It’s the aroma of fish and chips that comes to mind when I look back and remember the school holidays. The meal served inside soggy newspaper and the wooden fork provided to conquer the pile of chips all evoke memories that remind me of the way in which all my needs were taken care of in the school holidays by my parents. I never once had to worry where my next meal was coming from.
Back in 2011, a number of us watched a documentary called Poor Kids. It featured four children growing up in poverty in different parts of the UK, including Courtney living on the Canterbury estate in Bradford where Lewis, the first child TLG supported, grew up. Courtney is seen in the film eating a sausage roll and describing the hunger she felt as the hot meal provided for free at school during term time wasn’t available during the holidays. Unicef global research published in June 2017 showed that ‘an average of 1 in 5 children in the UK face food insecurity’.
The scale of holiday hunger is huge, with 1.1 million children receiving Free School Meals and as many as 3.7 million children living in poverty. It poses an urgent question. What happens to these children during the thirteen weeks of the school holidays?
Watching the Poor Kids film in 2011 was Rachel Warwick, an inspiring Christian with a passion to see the church step in to the fill the holiday hunger gap for children. With a handful of friends she set up ‘Make Lunch’, enabling churches to run fun lunch clubs during the school holidays for children that would otherwise go hungry.
The team have already made a huge impact tackling holiday hunger. In fact, since Make Lunch began, over 67,000 meals have been served through churches across the UK.
What’s fantastic and hugely exciting to announce is that Make Lunch has now become fully part of the TLG family! This is a programme that is completely in line with our vision and to get alongside struggling children and families with practical help. Our partnerships with so many UK churches with a deep passion to see lives transformed means there is a huge opportunity to replicate Make Lunch in every town and city across the UK.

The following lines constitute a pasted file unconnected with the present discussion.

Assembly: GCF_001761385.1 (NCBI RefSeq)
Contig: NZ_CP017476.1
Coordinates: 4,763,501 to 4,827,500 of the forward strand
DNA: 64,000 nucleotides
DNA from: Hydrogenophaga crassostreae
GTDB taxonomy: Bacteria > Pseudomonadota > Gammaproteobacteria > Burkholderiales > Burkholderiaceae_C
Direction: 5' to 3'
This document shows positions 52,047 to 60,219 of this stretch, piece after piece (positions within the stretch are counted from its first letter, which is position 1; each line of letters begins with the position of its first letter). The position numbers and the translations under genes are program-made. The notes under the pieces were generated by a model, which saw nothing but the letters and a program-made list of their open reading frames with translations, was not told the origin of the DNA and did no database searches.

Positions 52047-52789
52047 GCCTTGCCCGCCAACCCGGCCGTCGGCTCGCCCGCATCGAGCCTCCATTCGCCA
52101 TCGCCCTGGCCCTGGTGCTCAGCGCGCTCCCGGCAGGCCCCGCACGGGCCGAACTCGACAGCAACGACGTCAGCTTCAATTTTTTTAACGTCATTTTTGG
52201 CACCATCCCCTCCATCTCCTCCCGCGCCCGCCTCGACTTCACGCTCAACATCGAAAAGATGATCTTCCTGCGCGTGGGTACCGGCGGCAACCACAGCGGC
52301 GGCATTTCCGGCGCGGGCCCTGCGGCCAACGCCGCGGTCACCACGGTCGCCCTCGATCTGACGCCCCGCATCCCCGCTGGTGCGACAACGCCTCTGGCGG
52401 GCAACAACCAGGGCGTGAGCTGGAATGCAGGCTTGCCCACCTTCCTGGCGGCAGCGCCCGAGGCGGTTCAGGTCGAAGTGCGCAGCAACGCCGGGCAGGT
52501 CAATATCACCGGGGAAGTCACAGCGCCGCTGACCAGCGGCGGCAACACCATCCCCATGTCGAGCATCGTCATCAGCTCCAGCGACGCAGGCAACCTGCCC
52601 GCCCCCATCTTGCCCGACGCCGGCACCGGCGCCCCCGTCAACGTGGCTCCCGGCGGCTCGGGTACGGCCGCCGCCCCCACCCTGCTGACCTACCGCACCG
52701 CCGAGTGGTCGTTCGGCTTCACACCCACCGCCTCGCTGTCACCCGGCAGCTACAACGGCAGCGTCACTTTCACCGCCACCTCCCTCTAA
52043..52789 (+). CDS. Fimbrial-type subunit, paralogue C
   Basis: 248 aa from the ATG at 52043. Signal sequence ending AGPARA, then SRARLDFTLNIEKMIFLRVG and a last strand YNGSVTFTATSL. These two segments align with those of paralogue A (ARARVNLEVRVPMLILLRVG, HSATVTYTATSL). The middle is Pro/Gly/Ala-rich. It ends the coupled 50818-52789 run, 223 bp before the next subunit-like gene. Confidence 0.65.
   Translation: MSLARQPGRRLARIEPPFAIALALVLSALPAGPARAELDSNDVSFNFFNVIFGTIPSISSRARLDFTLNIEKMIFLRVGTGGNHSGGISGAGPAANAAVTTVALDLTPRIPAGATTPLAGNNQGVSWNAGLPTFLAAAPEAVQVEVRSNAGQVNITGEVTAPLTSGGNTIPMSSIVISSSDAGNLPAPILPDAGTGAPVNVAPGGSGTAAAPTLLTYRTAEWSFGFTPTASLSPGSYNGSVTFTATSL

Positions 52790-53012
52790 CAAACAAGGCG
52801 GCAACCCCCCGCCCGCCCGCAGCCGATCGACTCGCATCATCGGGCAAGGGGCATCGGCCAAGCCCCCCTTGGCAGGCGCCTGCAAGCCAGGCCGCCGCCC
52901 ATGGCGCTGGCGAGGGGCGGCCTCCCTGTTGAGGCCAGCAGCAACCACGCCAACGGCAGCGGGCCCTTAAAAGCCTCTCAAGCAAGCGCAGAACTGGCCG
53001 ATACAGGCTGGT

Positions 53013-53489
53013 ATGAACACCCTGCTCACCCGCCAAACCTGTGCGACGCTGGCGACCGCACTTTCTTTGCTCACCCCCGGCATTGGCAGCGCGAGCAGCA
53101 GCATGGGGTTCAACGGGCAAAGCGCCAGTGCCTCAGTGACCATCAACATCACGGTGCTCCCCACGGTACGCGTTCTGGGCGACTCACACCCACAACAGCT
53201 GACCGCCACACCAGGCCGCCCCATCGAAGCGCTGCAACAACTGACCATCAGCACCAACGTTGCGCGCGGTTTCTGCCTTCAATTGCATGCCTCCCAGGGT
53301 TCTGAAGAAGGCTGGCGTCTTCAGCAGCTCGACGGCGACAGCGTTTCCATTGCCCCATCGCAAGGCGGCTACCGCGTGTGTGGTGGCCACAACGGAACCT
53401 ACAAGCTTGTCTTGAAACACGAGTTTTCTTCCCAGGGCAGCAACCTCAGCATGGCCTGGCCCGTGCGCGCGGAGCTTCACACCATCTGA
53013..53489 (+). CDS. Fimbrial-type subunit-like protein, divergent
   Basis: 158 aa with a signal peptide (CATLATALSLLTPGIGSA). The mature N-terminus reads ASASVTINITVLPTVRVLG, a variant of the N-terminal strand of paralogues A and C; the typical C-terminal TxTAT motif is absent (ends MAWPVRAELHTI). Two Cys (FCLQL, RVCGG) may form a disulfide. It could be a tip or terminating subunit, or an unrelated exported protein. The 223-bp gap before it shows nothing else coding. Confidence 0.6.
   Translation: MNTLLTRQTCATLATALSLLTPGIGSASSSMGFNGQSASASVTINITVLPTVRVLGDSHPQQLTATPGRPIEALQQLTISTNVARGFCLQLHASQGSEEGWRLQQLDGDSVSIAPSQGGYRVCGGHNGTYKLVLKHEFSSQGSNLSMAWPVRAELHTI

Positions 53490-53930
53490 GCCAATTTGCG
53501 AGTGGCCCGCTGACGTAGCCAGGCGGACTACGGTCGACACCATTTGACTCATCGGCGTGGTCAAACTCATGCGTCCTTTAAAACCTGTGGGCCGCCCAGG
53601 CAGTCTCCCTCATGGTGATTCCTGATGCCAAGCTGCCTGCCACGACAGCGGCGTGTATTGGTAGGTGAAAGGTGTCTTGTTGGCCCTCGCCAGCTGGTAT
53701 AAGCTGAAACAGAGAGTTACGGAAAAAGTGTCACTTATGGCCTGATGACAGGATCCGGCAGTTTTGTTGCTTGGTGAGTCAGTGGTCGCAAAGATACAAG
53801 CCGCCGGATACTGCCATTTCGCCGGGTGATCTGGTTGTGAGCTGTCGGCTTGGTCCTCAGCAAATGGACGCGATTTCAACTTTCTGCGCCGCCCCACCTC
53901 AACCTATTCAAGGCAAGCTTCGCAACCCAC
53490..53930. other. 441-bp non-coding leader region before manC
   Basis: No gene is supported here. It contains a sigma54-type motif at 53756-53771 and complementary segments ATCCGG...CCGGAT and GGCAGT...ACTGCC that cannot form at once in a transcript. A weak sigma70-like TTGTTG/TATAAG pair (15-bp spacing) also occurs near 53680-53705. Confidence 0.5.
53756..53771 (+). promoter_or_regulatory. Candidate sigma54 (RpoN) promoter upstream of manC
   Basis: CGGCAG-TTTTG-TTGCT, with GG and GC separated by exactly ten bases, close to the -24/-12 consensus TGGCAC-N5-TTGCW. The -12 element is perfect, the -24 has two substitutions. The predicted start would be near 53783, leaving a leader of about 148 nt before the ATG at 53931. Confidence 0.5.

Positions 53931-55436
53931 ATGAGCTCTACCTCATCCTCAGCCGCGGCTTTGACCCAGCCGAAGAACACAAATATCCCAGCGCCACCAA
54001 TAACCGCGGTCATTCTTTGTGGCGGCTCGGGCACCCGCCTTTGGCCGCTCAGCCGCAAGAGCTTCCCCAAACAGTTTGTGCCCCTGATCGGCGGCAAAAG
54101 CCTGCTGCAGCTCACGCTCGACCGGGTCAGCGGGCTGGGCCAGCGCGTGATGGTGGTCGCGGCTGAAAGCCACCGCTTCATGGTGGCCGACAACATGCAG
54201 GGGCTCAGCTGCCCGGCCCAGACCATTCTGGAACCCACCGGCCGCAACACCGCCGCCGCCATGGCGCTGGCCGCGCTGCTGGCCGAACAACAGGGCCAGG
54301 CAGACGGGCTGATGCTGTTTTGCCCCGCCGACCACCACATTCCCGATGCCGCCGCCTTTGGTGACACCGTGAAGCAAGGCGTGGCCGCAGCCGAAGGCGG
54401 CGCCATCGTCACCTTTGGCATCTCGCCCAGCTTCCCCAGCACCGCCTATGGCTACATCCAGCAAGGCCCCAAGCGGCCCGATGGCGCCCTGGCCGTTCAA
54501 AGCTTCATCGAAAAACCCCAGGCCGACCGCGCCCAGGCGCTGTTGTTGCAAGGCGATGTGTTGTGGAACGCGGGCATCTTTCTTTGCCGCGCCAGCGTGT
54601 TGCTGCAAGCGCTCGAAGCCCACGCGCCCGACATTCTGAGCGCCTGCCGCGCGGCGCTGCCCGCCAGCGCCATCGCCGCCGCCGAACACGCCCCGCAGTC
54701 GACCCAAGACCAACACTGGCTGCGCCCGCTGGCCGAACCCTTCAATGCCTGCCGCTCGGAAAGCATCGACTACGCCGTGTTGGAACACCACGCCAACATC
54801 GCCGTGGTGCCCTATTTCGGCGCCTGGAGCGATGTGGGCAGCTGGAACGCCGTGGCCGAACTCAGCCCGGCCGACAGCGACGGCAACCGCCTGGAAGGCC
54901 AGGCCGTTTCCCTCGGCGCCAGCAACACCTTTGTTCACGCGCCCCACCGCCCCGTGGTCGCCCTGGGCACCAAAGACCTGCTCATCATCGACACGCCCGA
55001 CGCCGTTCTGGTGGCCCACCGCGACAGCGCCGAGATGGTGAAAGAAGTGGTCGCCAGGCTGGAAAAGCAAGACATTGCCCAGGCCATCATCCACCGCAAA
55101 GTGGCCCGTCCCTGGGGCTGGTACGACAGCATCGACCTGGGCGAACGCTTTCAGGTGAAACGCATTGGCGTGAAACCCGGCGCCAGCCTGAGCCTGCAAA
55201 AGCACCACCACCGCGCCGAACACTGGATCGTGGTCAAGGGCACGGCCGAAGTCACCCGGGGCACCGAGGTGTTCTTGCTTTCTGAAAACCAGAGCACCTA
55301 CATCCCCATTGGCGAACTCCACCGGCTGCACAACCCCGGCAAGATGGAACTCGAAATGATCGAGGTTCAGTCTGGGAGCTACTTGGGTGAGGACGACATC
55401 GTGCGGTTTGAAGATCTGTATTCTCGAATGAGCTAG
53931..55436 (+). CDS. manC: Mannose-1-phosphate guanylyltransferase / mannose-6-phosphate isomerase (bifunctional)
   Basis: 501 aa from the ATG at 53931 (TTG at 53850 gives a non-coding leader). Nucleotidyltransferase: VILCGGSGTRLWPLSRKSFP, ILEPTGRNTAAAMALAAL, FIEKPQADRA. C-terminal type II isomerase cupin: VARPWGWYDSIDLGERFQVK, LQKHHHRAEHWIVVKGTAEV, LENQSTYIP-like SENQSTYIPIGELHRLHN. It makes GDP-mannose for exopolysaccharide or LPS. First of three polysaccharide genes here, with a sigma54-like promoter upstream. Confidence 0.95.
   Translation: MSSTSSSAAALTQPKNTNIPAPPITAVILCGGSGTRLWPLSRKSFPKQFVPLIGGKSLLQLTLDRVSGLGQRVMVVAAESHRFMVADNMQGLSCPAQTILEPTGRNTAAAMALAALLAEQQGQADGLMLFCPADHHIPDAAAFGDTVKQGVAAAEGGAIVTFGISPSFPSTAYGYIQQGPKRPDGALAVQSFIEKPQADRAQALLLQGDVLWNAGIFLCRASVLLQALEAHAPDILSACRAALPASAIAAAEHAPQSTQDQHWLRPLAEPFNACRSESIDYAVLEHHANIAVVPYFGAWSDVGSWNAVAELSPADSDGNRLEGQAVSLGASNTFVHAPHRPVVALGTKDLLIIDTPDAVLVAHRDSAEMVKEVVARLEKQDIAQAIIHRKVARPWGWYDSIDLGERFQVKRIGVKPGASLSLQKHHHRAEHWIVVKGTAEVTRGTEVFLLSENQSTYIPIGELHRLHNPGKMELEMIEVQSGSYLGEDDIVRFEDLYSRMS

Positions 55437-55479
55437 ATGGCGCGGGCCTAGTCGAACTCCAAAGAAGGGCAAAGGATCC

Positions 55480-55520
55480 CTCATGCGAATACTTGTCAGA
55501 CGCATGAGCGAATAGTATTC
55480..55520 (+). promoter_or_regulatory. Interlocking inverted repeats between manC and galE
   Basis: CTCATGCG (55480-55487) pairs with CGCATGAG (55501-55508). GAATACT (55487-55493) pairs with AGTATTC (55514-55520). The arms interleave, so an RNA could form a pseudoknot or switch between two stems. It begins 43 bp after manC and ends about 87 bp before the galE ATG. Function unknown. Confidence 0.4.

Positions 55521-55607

We asked Make Lunch founder Rachel Warwick about the journey of Make Lunch so far, and the future she sees for the programme as part of TLG:
What do you love most about Make Lunch?
I love the way Make Lunch connects the church with families in the local community. We’ve always been keen to keep it flexible enough that each church could deliver the service in the way which best suits them and their local area. The depth of relationships formed between Make Lunch teams and the families goes much further than food.
What is it about TLG that fits with Make Lunch?
I love TLG’s commitment to serving the children and families in the best possible way, and all clearly rooted in their strong Christian faith.
What are your hopes for Make Lunch in the years ahead with TLG?
I’m excited to see Make Lunch thrive and grow with TLG. In the 6 years I led MakeLunch, we delivered enough meals to feed 6% of the number of children registered for Free School Meals just once each. That’s a lot of meals but there are more kids to feed every day.
We have a huge vision to enable churches everywhere to provide this life-transforming support in their own communities, and in the media we’ll be doing all we can to highlight the need to help more struggling children and families during the school holidays.
I’m so excited for this new part of TLG’s journey because I can’t wait to see the lives transformed across the country. I could explain that more but no-one could describe the difference that TLG Make Lunch brings better than Joanne and Marcie, whose lives have been turned around by their local TLG Make Lunch club. If you do one thing today, give the video below a watch.
Tim Morfin is the founder and Chief Executive of TLG. Tim, together with a group of other volunteers from a local church, began TLG by helping young people struggling in school in Bradford. He now leads the organisation nationally, still committed to bringing hope and a future to children and their families. He is married to Rachel and has three teenage sons.